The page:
EVIDENCE OF REPLICATION IN A PORTRAIT OF ELEONORA OF TOLEDO BY AGNOLO BRONZINO AND WORKSHOP
4 COMPOSITIONAL EVIDENCE
The Detroit portrait is painted on a larger panel than the Uffizi portrait, though both are poplar. Preliminary investigation suggests that neither have been trimmed. The Detroit panel is 6.5 cm higher and 4.0 cm wider. The vertical joins in the panel fall awkwardly, each running through one of Eleonora's arms. In the Uffizi portrait, the center panel appears to be wider, with the vertical joins in the background to either side of her figure. The larger panel in the Detroit portrait has resulted in an extension of the image on the right and left sides and at the bottom of the composition.
Preliminary measurements of the figures in each portrait demonstrate a close correspondence in dimension. The measurements of the Uffizi portrait were taken through the glazing; therefore a certain percentage of error is presumed. However, overall there was a close correspondence between the sizes of the faces and torsos of Eleonora and Don Giovanni in the two portraits. Most of the measurements were identical or within one centimeter of each other. For example, the distance between the top of Eleonora's head and the bottom of her proper left cuff is 47.3 cm in each portrait.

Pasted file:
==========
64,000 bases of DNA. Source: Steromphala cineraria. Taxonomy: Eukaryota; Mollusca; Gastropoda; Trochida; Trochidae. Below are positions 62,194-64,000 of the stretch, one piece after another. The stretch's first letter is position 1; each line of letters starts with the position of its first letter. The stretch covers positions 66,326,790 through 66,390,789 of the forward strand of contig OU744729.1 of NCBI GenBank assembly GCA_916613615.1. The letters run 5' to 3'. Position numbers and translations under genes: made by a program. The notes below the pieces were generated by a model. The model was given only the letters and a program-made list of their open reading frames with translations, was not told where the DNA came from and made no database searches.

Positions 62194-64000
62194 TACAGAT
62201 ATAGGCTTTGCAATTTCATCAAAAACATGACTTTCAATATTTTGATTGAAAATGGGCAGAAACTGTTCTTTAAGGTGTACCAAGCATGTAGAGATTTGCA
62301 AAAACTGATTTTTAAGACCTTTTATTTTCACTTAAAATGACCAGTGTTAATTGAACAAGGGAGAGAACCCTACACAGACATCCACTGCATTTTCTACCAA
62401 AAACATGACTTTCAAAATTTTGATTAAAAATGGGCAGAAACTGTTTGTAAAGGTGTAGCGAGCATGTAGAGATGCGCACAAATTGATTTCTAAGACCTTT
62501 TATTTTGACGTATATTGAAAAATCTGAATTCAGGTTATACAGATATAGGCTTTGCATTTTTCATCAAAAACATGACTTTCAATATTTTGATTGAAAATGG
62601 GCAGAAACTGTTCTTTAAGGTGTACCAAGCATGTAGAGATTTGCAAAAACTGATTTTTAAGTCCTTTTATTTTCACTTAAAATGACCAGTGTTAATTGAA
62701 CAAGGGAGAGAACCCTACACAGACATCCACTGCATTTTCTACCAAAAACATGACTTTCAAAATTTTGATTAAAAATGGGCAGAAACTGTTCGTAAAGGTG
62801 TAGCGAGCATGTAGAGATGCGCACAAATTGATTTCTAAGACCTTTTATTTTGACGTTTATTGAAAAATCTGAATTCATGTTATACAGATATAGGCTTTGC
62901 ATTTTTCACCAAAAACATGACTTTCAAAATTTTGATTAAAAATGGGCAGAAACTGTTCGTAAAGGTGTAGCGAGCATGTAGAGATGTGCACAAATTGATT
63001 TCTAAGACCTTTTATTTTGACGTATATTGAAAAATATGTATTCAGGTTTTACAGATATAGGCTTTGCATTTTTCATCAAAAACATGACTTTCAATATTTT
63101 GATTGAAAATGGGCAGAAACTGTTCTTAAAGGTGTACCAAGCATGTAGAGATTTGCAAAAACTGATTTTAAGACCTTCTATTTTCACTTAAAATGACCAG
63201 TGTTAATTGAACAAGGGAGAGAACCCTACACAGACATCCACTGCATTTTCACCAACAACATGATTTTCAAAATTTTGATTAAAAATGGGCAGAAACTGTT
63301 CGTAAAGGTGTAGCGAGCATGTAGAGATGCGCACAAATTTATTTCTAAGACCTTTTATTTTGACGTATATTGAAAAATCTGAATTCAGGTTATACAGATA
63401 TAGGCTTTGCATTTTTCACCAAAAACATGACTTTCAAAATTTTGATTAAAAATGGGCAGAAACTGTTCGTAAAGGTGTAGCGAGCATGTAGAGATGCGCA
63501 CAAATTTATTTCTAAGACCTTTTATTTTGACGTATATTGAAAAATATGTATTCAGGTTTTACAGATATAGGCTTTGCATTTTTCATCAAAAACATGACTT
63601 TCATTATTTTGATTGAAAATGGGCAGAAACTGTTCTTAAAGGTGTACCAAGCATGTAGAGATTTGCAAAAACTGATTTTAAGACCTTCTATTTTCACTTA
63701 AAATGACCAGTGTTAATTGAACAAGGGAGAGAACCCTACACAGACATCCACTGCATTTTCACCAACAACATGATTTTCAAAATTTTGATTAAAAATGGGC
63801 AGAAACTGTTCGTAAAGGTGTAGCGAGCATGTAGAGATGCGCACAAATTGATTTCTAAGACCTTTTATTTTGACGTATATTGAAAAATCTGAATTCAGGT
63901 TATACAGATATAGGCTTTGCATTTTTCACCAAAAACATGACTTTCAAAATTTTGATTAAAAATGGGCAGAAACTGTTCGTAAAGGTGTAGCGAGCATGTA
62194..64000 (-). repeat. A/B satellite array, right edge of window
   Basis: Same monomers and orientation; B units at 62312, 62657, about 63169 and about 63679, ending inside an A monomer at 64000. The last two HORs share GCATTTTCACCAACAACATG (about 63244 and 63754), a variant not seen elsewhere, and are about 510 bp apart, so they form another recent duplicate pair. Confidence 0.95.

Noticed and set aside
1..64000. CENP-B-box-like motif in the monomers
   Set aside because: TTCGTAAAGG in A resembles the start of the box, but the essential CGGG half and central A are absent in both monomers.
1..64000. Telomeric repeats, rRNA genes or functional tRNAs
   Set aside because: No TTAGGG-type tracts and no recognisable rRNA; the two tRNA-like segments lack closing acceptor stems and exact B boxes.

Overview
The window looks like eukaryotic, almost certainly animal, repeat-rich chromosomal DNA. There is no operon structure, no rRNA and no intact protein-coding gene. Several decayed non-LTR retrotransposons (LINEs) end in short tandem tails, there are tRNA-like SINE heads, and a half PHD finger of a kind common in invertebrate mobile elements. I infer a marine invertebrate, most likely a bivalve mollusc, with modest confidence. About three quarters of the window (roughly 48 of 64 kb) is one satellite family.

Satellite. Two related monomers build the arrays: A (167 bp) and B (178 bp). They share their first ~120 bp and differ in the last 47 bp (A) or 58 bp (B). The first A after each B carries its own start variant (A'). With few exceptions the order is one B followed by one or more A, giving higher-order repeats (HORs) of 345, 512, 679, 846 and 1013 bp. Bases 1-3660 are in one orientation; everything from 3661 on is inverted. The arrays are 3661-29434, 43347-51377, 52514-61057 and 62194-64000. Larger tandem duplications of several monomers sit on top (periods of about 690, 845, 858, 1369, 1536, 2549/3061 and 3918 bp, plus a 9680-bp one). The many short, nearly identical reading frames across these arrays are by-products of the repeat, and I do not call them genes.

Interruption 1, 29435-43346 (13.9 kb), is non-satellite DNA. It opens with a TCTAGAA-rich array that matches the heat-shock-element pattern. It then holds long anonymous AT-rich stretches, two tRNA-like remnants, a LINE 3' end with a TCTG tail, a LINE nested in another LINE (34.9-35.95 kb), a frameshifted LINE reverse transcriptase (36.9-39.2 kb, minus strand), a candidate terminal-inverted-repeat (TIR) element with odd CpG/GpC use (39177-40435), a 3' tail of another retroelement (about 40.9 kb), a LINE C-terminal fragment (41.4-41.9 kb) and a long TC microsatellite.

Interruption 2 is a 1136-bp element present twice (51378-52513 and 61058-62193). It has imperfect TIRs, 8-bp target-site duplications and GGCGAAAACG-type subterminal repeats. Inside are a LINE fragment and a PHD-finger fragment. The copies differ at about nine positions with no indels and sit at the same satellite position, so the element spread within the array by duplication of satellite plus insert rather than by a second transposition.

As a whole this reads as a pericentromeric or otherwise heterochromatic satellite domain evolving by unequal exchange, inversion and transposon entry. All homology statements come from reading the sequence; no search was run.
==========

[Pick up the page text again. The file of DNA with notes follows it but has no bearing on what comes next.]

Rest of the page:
The measurements support the use of a cartoon to produce the Detroit portrait, though no underdrawing was found with infrared reflectography, perhaps because of the extensive use of carbon black in the dress. An exact-size cartoon of the sitters was most likely made by the workshop, perhaps from the Uffizi portrait. The copyists did not bother to trim the panel to exact size, which would seem to have been an easier proposition than expanding the image. This decision implies a certain confidence in the copying process, which would more likely be found when a replica was being produced by the original artist's workshop. In fact, Bronzino's use of a cartoon to execute an expanded copy of a portrait of Cosimo de'Medici has been proposed elsewhere (Simon 1983).